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'Tough Broads' are defying the myths of aging

A woman stands by the ocean with a surf board under her arm and a expression of fear on her face.
Caroline Paul
Caroline Paul is a tough broad, shown here right before she surfs in the ocean.

Caroline Paul said the messaging women receive as they age is mostly negative. Her new book, “Tough Broad,” spotlights women taking risks and thriving while aging.

Author Caroline Paul has always sought out adventure. She has paraglided, walked on airplane wings, fought fires, flown planes and skateboarded her way through life. But as she aged, she noticed something curious. Women weren’t in those adventure spaces with her.

In her new book Tough Broad, Paul is on a mission to bust the myths of aging through women’s stories and scientific research.

A blue book cover with the title "Tough Broad: From Boogie Boarding to Wing Walking - How Outdoor Adventure Improves Our Lives as we Age by Caroline Paul.
Bloomsbury Publishing
Caroline Paul's latest book "Tough Broad", smashing the myths of women and aging.

Society defines women as they age in a way Paul describes as a "long slow rot theory." With extensive research and personal stories, the book explains how outdoor adventure may be the single best solution for a healthy brain, a vital body, a confident mindset and a longer happier life.

“Here we know who we are, and it’s such a great time to explore,” Paul said on the KAXE Morning Show. “And yet the messaging says don’t, because it’s too dangerous. There are no role models.”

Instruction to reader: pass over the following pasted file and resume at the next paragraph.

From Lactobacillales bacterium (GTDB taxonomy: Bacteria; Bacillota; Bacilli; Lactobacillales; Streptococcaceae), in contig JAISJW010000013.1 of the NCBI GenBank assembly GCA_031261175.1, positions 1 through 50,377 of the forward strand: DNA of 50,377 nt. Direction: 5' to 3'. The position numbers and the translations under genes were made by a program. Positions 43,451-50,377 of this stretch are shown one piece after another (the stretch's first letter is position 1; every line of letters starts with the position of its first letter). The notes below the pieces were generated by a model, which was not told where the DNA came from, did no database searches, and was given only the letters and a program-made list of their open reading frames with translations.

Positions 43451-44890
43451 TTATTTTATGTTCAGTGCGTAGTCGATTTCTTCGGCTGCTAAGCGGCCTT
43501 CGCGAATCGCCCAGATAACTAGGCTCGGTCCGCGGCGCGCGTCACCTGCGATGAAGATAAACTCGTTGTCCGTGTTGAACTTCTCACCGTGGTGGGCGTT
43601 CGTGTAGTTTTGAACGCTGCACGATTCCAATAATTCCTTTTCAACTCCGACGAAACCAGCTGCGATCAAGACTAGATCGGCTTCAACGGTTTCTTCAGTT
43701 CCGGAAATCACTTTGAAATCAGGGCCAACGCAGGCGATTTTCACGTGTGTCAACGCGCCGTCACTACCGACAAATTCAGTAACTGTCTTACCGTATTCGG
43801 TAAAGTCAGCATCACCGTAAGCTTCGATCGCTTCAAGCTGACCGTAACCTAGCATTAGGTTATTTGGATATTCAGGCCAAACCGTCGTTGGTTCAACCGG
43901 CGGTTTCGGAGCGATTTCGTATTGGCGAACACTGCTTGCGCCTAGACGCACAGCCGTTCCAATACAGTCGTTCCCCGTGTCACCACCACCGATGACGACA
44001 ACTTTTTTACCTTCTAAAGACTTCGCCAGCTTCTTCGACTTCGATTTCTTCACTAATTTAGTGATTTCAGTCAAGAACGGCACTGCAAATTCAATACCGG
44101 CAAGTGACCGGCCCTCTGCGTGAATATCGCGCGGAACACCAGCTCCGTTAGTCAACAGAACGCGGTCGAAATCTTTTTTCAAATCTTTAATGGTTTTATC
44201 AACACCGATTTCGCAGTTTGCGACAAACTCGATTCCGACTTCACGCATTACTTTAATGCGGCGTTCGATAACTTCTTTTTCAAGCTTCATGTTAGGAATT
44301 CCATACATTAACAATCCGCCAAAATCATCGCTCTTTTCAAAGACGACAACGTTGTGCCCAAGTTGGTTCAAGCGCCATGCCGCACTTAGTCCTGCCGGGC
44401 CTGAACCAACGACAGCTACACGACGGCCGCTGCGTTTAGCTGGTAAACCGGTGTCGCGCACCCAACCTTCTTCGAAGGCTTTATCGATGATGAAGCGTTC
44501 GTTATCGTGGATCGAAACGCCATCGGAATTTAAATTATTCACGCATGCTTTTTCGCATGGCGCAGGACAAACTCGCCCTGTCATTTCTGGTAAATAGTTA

Tough Broad tells the story of women like 71-year-old Cynthia Hicks, a wing-walker. After conquering breast cancer, she conquered her fear of heights. Paul joined Hicks and walked the wing herself. Her experience was what she called textbook awe, pleasure and adventure on the boundary of fear.

Paul also met women who were base jumpers, BMX riders, surfers, scuba divers and more.

You are what you think

What intrigued Paul was the mindset women adopt as they age and are bombarded by negative messaging.

“As it turns out, the science says that the way we look at our own aging predicts how well we age,” she said.

If you think you’ll have heart problems or cognitive issues as you age, those thoughts might come true.

“So the question then was, how do we get that positive mindset in the face of this really subliminal, insidious and toxic messaging for women about their aging?” Paul said.

She thinks the answer is getting outside. And that doesn’t have to mean daredevil activities like some of the women in Tough Broad. It can mean merely walking outside and discovering "moments of awe."

“The science says that the way we look at our own aging predicts how well we age.”
Caroline Paul

One of the studies referenced in the book came from Psychology Today in 2020. Bryan Robinson wrote about the science of awe. He wrote awe is "an overwhelming, self-transcendent sense of wonder and reverence in which you feel a part of something that is vast, larger than you and that transcends your understanding of the world."

Paul saw for herself how women can change the narrative of aging.

“I saw women really find themselves when they stepped outside, I realized that what nature asks of you when you go outside is a direct rebuke to all that messaging. You’re not frail when you walk,” she said.

At the end of the conversation, Paul said, “Let me just add, one tiny thing, is that just one small step outside is all you need. You don’t need to do something big. Please don’t do something big. Do something tiny.”

You can listen to the full interview above.

When have you experienced awe in nature? Are you defying what society says you should be according to your age? Send us your stories!

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Heidi Holtan is KAXE's Director of Content and Public Affairs where she manages producers and is the local host of Morning Edition from NPR. Heidi is a regional correspondent for WDSE/WRPT's Duluth Public Television’s Almanac North.